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PUBLISHED: 5:22 PM on Wednesday, September 3, 2008
Suderman presents contemporary art exhibit
Karen Suderman will present a 10-piece contemporary art exhibit Sept. 5 during First Friday. The opening will begin at 4:30 p.m. at the Juneau Arts and Culture Center. Her work will remain on display through September.

Suderman began exhibiting her work in 2001 in Austin, Texas. Her upcoming exhibit will be her first in Juneau since moving from Texas earlier this year.


Artwork by Karen Suderman
  Suderman describes her style as a blend between abstract and realism, pulling images from nature and then focusing on segments and details of a bigger picture. Her exhibit, which can be viewed at the JACC gallery, features two styles: fresco and oil.
After being awarded a full studio scholarship at the prestigious Guadeloupe Art Center, Suderman opened Artspoken Gallery in 2005. She also showed her work at numerous venues around Austin.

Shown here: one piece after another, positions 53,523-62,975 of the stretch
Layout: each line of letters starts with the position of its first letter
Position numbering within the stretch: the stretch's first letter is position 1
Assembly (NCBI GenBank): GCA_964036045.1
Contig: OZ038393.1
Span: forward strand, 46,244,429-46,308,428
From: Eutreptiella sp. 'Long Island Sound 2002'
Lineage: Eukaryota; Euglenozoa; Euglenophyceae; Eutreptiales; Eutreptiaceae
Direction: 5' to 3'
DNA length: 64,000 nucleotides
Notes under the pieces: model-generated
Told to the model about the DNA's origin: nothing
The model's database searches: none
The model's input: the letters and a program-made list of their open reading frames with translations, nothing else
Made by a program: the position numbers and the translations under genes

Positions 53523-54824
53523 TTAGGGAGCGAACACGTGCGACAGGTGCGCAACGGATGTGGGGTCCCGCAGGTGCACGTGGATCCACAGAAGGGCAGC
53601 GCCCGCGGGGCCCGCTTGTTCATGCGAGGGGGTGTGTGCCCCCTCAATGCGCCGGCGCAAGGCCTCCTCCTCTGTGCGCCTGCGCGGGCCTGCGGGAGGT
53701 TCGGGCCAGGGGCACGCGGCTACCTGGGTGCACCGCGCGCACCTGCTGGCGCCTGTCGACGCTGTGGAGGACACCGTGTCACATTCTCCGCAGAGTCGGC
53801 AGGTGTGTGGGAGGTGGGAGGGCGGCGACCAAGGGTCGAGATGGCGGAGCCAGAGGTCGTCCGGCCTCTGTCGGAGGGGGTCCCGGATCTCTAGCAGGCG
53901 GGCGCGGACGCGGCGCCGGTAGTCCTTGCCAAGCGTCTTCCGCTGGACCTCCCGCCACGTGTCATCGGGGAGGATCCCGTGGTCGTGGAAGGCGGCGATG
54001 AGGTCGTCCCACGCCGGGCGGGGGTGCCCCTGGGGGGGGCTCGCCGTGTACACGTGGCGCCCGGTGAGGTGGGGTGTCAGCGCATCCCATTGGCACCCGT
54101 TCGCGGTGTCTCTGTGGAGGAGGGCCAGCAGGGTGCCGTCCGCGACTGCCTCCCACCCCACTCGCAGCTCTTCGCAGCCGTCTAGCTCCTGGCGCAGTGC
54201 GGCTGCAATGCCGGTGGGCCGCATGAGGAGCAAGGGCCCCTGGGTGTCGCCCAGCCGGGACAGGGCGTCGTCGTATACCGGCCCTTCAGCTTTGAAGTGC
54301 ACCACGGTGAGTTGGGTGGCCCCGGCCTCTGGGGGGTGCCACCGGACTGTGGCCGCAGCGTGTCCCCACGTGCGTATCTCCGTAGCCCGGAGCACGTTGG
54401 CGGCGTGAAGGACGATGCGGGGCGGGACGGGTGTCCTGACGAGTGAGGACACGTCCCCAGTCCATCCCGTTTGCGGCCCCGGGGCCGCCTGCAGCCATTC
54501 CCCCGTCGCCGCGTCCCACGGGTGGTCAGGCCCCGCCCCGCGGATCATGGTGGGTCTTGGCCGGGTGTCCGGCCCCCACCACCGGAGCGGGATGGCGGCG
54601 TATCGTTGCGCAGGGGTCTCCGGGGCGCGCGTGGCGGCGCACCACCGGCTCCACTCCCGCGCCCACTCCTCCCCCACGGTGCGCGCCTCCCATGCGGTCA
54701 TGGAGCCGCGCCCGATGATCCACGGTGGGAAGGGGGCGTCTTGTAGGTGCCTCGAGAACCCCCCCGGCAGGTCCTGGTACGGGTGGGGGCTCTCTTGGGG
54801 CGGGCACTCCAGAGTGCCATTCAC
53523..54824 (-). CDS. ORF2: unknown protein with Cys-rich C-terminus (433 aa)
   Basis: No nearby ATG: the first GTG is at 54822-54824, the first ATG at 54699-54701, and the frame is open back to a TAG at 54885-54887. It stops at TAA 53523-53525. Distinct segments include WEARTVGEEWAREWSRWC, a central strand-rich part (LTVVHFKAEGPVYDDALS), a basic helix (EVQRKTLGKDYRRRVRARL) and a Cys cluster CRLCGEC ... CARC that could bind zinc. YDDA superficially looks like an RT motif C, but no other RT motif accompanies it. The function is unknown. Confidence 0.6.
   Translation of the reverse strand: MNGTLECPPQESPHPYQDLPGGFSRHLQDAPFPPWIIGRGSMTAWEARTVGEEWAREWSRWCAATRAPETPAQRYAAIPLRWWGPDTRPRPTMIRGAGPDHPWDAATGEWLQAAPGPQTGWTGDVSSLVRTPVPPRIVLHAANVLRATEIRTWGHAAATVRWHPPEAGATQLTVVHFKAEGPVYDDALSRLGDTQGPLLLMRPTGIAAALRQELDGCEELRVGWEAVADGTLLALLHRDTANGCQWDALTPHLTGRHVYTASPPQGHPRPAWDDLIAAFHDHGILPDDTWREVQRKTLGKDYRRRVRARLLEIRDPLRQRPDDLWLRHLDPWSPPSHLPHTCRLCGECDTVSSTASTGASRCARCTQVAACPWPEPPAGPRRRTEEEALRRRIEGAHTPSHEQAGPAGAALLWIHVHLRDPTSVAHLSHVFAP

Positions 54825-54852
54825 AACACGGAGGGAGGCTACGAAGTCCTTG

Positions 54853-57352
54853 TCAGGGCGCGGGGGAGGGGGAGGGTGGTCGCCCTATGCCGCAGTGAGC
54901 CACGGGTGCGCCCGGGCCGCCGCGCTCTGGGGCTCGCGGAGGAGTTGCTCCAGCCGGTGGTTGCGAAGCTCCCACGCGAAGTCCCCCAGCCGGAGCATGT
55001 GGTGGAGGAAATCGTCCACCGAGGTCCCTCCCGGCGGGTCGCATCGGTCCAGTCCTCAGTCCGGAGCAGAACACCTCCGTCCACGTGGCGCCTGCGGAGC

She describes her style as a blend between abstract and realism, pulling images from nature and then focusing on segments and details of a bigger picture. Suderman said the inspiration she finds in the natural world made her decision to move to Alaska even more exciting.

"I'm stimulated by the details and grandeur of Alaska," she said. "Little fragments of Juneau's landscape I finds hiking on trails, or walking on the shoreline I use as the source and inspiration of my work."

Her exhibit will feature two different mediums: fresco and oil. Each of the images depicts a section of something Suderman considers innate: a plant, animal, person or piece of land.

When using traditional oil painting techniques, she concentrates on the object's color, line, and texture.

"The natural object creates boundaries on my subjectivity," Suderman said. "This becomes the process for each piece."

Her marble dust fresco series takes a slightly different approach. Using acrylic pigments, she blends colors and applies them with traditional fresco techniques. The layers of marble dust hold to the linen wrapped around each panel. Many of the pieces have subtle writing in them. The words are etched in and often rubbed out. The color and line soak into the surface until lifted or covered.

"When I work in fresco, the medium pushes the direction of the painting."

For more information visit www.jahc.org or call 586-2787.


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